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I Amount of excess charge to overcome Earth's gravity

  1. Mar 14, 2017 #1
    Years ago I read an article illustrating the vastly different strengths of the electromagnetic and gravitational forces. The article gave a figure for the number of excess electrons dispersed throughout the earth that it would require to overcome the gravitational binding of earth's matter and disperse that matter into space. I don't remember what that exact number of electrons was, but I do remember that it was surprisingly small. Does anyone know what the number of electrons would be?
  2. jcsd
  3. Mar 14, 2017 #2
    My estimate is 5.146 x 1014 C, or 3.21 x 1033 electrons. That works out at 5.38 x 108 electrons/kg, or 8.61 x 10-11 C/kg.
    How I got it: Estimate gravitational energy by imagining a sphere of radius r and density ρ, allow matter to fall from infinity onto surface to make a shell of thickness dr, integrate energy from r = 0 to R. Do the same for charge. Equate the expressions, get Q2 = M2G*4πε0
  4. Mar 14, 2017 #3
    Edit: I misread the question. I answered a different question of how much excess charge such that the gravitational attraction is cancelled out. Of course, there's still the Coulomb force pushing everything apart which overcomes gravity quite easily.

    I believe you should use the Reissner–Nordström metric here. https://en.wikipedia.org/wiki/Reissner–Nordström_metric
    $$ds^2 = \left( 1 - \frac{r_\mathrm{S}}{r} + \frac{r_Q^2}{r^2} \right) c^2\, dt^2 -\left( 1 - \frac{r_\mathrm{S}}{r} + \frac{r_Q^2}{r^2} \right)^{-1} dr^2 - r^2\, d\Omega^2_{(2)}$$

    We want to find Q such that ##\frac{r_S}{r}## exactly balances out ##\frac{r^2_Q}{r^2}##.
    ##r^2_Q=\frac{Q^2 G}{4\pi\epsilon_0c^4}##

    Let's choose ##r=r_E=6371\text{km}## and ##M_E = 5.972\times 10^{24}\text{kg}##.
    Solving for Q
    ##\frac{Q^2 G}{4\pi\epsilon_0c^4} = \frac{2GM_E}{c^2} r_E##
    ##Q^2 = 8\pi\epsilon_0 c^2 M_E r_E##
    plugging and chugging
    Q=2.76*10^19 coulombs
    which is 1.72*10^38 electron charges. Much much larger than mjc123's result.
    Better check my math though. I don't like SI electromagnetic units.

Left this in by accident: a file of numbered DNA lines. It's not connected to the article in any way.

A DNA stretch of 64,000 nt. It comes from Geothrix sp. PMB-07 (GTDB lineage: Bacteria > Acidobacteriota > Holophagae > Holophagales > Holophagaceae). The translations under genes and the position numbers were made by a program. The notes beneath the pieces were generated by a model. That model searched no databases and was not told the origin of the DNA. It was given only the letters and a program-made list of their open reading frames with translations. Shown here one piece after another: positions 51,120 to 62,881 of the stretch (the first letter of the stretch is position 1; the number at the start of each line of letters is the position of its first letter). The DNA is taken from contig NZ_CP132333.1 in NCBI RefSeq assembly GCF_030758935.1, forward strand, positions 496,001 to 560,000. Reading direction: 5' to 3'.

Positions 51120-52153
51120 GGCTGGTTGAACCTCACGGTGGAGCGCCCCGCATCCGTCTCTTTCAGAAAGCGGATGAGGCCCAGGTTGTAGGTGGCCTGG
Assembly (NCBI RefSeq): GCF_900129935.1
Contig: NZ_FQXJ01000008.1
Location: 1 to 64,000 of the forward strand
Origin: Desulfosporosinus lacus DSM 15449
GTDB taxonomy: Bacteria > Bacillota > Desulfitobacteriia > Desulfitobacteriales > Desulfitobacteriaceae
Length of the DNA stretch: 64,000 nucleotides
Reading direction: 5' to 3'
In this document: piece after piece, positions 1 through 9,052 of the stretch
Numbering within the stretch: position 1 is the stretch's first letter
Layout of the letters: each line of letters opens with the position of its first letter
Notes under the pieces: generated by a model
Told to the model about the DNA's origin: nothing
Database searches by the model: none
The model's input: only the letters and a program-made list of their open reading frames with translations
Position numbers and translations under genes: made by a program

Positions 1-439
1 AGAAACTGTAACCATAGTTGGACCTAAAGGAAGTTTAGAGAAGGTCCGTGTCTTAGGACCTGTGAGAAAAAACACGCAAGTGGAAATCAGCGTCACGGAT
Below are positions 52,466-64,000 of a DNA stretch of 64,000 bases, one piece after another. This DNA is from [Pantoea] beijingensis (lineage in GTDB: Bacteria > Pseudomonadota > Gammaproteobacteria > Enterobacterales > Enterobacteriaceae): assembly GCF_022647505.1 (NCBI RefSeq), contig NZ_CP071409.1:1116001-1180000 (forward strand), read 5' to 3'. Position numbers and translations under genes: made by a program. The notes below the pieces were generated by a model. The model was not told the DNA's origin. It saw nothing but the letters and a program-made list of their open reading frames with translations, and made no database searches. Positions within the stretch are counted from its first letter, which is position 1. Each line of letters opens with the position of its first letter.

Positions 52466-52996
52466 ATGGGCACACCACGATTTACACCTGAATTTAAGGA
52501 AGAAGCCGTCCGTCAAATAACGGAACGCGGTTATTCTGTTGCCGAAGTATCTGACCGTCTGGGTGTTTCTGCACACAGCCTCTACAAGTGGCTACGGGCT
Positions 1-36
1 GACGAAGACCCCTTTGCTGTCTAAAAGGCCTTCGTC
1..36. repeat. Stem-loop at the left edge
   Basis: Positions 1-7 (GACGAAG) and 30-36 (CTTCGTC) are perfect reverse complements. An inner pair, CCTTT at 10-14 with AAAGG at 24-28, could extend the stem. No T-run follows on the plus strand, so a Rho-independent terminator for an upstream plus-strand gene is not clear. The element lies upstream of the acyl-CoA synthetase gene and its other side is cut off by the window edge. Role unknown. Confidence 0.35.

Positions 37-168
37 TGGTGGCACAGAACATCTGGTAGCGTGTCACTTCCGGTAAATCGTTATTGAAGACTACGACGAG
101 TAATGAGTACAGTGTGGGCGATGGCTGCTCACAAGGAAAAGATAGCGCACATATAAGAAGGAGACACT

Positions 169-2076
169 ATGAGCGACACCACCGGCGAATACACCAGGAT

5. Mar 14, 2017 #4
    Thank you both, mjc123 and Khashishi.
  6. Mar 14, 2017 #5


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    bolding mine

    Well, half of our answers look similar:
    3.21E+42 (my answer)
    3.21E+33 (your answer)

    And Kashishi's answer appears to be the exponential average of our two answers. (not sure if there is such a thing)
    (42+33)/2 = 37.5
    Somehow, I don't think we've collectively found the answer.
  7. Mar 14, 2017 #6
    The gravitational binding energy is ##\frac{3GM^2}{5R}##
    The electric binding energy is ##\frac{3Q^2}{20\pi \epsilon_0 R}##
    Equating the two gives:
    ##Q^2 = GM^2 4 \pi \epsilon_0##
    ##Q = \sqrt{4 \pi \epsilon_0 G M^2}##
    plugging gives 5.15*10^14 C = 3.2*10^33 electrons. That's the same answer as mjc123, which is correct.

    My previous response was just looking at how much charge it would take for the charge to mess up the gravitational field while ignoring the direct electrostatic force.
  8. Mar 15, 2017 #7


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    I concur. I transcribed Coulomb's constant(ke) incorrectly as 8.99E-9 originally, when the value should be 8.99E9.

    The method I used was to equate the two force equations for gravity and charge:
    F = G*m1m2/r^2 = keq1q2/r^2
    and then do a bunch of maths.

    Soln: 3.21E33 electrons
  9. Mar 15, 2017 #8
    OK, I'm not a physicist (which is why I asked this question in the first place), but would this approach work:

    The electromagnetic force is 10^36 stronger than the gravitational force.
    The mass of the earth is 6 x 10^24 kg.
    The mass of the electron is about 9.1 x 10 ^-31 kg

    So, the mass of electrons required such that the repulsive force of their electromagnetic charge equals the attractive gravitational force of the mass of the earth is 10^-36 less than the mass of the earth. This is 6 x 10^-12 kg of electrons. This is about 7 x 10^18 electrons.